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The Wolfram Language:
Fast Introduction for Programmers

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Interactive Interfaces

You can take any expression and "manipulate" it with controls that change values of variables:

In[1]:=1
Manipulate[Plot[Sin[a x], {x, 0, 10}], {a, 1, 5}]
Out[1]=1

Notes for Java programmers:

The Manipulate command greatly simplifies GUI creation, automatically inferring control types and layout based on parameter specifications. Interface creation in Java requires the use of Swing, AWT or a third-party GUI library, typically with many more lines of code.

Notes for Python programmers:

Manipulate in the Wolfram Language greatly simplifies GUI creation, automatically inferring control types and layout based on parameter specifications, and runs seamlessly on desktop, cloud and mobile devices using the exact same code. In Python, building interactive interfaces requires custom code for a standalone GUI or using a third-party notebook library. Creating the same interface in Python for the desktop and cloud requires writing separate code for both platforms.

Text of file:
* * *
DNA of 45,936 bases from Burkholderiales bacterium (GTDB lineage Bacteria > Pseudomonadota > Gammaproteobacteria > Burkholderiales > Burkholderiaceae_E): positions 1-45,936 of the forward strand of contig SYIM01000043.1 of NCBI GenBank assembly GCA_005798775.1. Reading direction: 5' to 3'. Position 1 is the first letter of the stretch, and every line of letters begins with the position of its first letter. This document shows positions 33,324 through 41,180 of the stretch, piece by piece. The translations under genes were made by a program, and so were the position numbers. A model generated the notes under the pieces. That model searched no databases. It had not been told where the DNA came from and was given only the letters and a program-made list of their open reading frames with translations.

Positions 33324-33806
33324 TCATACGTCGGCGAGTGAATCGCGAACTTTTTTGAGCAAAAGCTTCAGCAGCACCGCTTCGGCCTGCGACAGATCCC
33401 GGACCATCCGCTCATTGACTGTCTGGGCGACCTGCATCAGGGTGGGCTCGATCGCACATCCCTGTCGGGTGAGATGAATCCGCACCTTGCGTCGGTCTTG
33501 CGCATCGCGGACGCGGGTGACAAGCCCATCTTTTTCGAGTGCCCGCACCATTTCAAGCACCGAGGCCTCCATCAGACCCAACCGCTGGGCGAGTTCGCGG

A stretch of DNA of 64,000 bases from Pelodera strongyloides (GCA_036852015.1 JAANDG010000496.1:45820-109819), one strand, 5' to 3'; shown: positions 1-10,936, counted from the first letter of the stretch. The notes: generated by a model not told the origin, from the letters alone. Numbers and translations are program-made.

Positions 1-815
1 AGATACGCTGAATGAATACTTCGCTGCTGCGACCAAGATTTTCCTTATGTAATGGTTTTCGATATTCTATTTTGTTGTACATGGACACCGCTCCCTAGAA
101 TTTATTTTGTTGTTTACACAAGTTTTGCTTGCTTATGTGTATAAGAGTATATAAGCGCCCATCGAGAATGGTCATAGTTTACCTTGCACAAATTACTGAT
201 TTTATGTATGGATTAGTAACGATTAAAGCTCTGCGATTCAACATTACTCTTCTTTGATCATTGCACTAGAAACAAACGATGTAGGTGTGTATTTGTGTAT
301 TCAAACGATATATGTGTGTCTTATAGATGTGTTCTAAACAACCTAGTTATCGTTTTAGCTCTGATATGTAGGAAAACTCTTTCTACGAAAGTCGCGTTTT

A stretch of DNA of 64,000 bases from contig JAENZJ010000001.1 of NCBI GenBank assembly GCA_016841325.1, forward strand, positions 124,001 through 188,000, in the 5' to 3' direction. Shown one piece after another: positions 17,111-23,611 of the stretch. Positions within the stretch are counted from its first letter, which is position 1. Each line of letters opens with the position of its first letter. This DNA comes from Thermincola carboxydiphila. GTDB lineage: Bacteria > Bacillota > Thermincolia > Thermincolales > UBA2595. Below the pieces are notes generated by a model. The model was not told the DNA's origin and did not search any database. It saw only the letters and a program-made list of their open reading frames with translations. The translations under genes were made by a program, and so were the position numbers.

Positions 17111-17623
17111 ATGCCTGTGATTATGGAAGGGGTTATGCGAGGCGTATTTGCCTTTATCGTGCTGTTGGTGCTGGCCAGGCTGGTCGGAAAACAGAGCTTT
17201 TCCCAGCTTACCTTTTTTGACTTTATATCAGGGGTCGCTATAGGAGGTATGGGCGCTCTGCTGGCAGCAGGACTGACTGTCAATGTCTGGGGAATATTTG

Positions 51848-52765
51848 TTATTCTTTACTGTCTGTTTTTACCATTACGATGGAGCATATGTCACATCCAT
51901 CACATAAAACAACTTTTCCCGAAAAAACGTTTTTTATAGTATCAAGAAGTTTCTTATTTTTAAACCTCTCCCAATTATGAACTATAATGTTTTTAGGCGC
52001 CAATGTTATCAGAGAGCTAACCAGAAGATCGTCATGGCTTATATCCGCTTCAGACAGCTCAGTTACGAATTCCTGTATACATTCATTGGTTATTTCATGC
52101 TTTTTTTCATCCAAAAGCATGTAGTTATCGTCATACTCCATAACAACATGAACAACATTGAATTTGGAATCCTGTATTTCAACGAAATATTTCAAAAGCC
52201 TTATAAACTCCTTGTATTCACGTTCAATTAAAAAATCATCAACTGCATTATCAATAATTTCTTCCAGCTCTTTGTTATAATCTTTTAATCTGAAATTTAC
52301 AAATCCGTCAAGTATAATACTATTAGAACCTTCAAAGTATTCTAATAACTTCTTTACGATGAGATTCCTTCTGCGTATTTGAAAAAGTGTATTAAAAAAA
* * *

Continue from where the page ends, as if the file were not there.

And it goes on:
Manipulate uses the standard min, max, step iterator specification:

In[2]:=2
Manipulate[Range[n], {n, 4, 10, 1}]
Out[2]=2

In the Wolfram Language, controls are just symbolic expressions:

In[1]:=1
TabView[{a, b, c}]
Out[1]=1

Make a button by giving an expression to evaluate when the button is pressed:

In[2]:=2
Button["do it", Speak["hello"]]
Out[2]=2

QUICK REFERENCE: Interactive Controls


Dynamic displays as the dynamically updated value of an expression.
(This is always possible in local, desktop versions; support may be limited in the cloud.)


Move the slider to get the value of x to change:

In[1]:=1
Slider[Dynamic[x]]
Out[1]=1

Show the current value:

In[2]:=2
x
Out[2]=2

Always display the current value:

In[3]:=3
Dynamic[x]
Out[3]=3

Notes for Java programmers:

Dynamic is a powerful construct for tying values together and has no direct analog in Java. Java would require a method call, background threads or additional logic to update the display every time x changes.

Notes for Python programmers:

Dynamic is a powerful and unique Wolfram Language construct that dynamically updates its displayed output whenever there is a change, and it also forms the foundation for Manipulate. In Python, there is no automatic way to do this.

QUICK REFERENCE: Interactive Interfaces


Which of the following makes a Manipulate with a slider for x from 1 to 4?


If one puts x = 2 in a first cell and Dynamic[x] in a second cell, then sets x = 4 in a third cell, what is in the output of the second cell after those three cells are evaluated?


Which of these gives a button that sets the value of x to 4?

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